Stimulus from infrastructure spending likely delayed, Parliamentary Budget Office says

The Parliamentary Budget Officer says while federal government spending is higher for the first half of 2016, Ottawa is struggling to get its promised infrastructure money out the door, meaning the much-hoped-for related economic activity will be delayed.

The PBO report released Tuesday morning found that government expenditures for the first half of 2016 increased 3.7 per cent over the same period the year before. The Liberals had promised to raise spending and go into deficit to stimulate the economy.

But the report also found that this growth actually lags behind the government’s budgeted spending increase of 5.6 per cent. 

The PBO points specifically to the government’s planned investments in infrastructure not materializing as the main culprit. In fact, it found infrastructure transfers to other levels of government in the first half of 2016 actually fell compared to the previous year by $100 million.

“The money may be there, but they have to sign all the agreements with the provinces and how they will spend that kind of money, and that’s probably what is happening … that the agreements cannot be signed at the same pace as the money has been announced,” Parliamentary Budget Officer Jean-Denis Fréchette said in an interview with CBC News.

Growing risk

The government committed $120 billion over 10 years in last March’s budget, raising that to $186 billion over 11 years in last fall’s fiscal update.

Fréchette warns there is a growing risk that the economic activity hoped for out of the promised infrastructure spending will be delayed.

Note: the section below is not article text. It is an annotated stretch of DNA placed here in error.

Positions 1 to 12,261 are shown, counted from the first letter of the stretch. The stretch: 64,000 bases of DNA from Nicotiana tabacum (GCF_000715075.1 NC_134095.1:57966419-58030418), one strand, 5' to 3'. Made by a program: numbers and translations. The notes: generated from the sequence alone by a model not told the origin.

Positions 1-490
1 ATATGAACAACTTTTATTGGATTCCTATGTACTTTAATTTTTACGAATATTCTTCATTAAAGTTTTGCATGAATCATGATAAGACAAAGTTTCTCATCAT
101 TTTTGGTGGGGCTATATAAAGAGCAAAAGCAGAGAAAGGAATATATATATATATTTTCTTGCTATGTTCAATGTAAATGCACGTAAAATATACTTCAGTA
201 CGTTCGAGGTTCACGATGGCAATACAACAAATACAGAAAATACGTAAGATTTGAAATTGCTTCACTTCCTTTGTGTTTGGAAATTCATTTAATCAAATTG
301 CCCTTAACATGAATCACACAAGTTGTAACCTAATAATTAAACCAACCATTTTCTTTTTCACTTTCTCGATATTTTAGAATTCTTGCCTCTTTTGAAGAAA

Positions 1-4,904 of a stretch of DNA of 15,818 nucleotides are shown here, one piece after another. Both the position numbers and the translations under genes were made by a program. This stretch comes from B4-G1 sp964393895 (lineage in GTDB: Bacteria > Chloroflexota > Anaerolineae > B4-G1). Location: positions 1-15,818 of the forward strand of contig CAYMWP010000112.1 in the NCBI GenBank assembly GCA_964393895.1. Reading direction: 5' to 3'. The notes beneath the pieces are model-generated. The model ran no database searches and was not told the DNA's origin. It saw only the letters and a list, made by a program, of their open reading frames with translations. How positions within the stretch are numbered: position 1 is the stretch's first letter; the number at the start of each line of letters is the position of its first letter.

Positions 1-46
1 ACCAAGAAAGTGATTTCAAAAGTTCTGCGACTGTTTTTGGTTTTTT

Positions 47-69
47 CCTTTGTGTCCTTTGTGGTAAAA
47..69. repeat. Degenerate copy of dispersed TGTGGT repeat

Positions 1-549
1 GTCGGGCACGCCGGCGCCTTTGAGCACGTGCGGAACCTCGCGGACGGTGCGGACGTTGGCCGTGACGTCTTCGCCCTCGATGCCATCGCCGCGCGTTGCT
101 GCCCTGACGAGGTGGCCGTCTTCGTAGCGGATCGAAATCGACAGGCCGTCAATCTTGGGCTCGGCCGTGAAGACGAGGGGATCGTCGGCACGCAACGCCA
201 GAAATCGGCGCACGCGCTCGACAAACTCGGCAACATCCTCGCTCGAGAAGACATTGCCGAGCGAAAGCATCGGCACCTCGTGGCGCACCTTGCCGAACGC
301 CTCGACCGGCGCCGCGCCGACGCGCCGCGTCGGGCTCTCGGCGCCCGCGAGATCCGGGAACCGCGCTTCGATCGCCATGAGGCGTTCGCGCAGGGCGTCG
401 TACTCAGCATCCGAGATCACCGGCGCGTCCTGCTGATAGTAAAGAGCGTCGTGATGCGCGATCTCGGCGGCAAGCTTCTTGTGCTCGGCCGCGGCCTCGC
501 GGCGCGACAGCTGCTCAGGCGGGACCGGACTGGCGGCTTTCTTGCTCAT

“All the spin you can expect from these investments will come later than expected,” said Fréchette, adding the beginning of the economic impact could be later in 2017, and then continue into 2018.

But that throws into question government hopes and projections for the economy.

“The problem is to expect something to happen in this current year that will not and that really has to be considered in the picture we are seeing right now,” said Fréchette.

Not new problem

In a written statement, the office for the minister of infrastructure and communities says that more than 1,000 projects have been approved across Canada, with more than 65 per cent of them underway. According to the government, tha tis more than the five previous years combined.

The PBO report also notes that delayed infrastructure spending is not a new problem at the federal level, that the more a government promises in money for infrastructure, the more it seems to leave unspent — or lapse. According to the PBO, Infrastructure Canada has lapsed no less than $400 million each year since 2009.

The report’s finding of an overall increase in government spending for the first half of 2016 is mainly attributed to increases in operating costs, grants and contributions and capital spending.

The operating costs are mostly salaries for the public service as the report notes that for the first time in six years, there is an increase in the overall size of the public service.

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